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1. Poetic.
2. Fancifully depicted or embellished; idealized.

po·et′i·cal·ly adv.
po·et′i·cal·ness, po·et′i·cal′i·ty (-kăl′ĭ-tē) n.


the characteristic of being poetical
References in periodicals archive ?
More often, however, choices are not so happy, as when, in "Love 1994," the lover declares that he is now a candid person who has discarded his "starched attitudes," "starched language," "starched laugh": the translators' choice of adjectives such as awkward, mannered, and artificial seems to sacrifice poeticalness for accuracy.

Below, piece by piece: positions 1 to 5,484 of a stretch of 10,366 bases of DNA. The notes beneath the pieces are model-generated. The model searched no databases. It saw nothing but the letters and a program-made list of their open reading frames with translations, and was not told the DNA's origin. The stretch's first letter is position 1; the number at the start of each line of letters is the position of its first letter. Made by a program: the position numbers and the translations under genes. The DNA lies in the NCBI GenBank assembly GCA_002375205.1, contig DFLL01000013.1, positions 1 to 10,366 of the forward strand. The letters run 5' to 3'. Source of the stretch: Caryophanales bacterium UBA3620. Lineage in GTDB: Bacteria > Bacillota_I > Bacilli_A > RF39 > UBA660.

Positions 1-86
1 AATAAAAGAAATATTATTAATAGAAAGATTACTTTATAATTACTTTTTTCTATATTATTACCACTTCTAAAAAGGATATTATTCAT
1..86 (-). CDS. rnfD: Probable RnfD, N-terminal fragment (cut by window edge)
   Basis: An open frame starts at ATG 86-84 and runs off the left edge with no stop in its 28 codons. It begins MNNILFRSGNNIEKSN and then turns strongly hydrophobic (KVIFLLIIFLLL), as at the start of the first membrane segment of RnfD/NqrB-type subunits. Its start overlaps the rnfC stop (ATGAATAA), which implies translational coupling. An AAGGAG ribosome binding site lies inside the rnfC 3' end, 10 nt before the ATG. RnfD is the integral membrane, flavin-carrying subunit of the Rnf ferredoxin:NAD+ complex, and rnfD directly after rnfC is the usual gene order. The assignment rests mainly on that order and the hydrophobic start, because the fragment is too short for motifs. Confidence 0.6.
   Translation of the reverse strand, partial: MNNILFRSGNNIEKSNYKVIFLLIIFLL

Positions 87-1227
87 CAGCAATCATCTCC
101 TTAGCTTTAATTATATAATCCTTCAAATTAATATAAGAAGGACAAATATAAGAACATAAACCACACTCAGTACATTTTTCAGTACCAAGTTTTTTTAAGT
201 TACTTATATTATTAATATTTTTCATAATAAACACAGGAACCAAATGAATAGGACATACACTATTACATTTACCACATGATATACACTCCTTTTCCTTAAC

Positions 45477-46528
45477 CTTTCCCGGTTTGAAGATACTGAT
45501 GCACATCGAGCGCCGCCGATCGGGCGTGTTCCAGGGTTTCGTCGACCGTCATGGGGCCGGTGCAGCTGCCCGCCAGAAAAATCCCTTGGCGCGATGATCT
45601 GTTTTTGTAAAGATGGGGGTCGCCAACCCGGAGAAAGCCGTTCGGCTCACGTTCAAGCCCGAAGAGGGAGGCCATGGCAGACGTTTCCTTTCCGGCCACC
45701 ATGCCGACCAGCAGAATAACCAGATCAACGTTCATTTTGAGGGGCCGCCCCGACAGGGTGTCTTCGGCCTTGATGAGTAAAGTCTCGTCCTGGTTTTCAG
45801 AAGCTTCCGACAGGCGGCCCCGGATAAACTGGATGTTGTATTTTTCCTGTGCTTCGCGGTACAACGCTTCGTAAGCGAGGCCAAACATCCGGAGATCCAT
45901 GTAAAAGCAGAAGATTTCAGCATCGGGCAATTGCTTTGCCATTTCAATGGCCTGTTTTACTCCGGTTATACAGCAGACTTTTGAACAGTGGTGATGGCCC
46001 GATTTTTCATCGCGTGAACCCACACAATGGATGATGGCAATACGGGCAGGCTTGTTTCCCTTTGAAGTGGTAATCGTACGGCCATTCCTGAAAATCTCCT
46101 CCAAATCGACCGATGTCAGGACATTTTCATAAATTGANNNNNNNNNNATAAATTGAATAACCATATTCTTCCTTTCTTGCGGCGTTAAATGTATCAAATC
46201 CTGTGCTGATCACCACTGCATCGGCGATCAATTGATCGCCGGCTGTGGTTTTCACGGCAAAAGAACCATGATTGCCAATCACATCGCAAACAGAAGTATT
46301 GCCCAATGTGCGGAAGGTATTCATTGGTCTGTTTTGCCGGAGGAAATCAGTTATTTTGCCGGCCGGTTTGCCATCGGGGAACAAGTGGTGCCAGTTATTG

Another example of overwhelming poeticalness can be found in the "Lamentation of David Over Saul and Jonathan" (1834, 2:25-27), which so self-consciously fulfills the demands of the lyric that in eight double-quatrain stanzas it undertakes four separate apostrophes and emotes to the order of ten different metaphors for "dead.
It also contains his polemic with the avant-garde cult of metaphors as well as with postromantic poeticalness and easy melodiousness ("singsong, daydream, melody").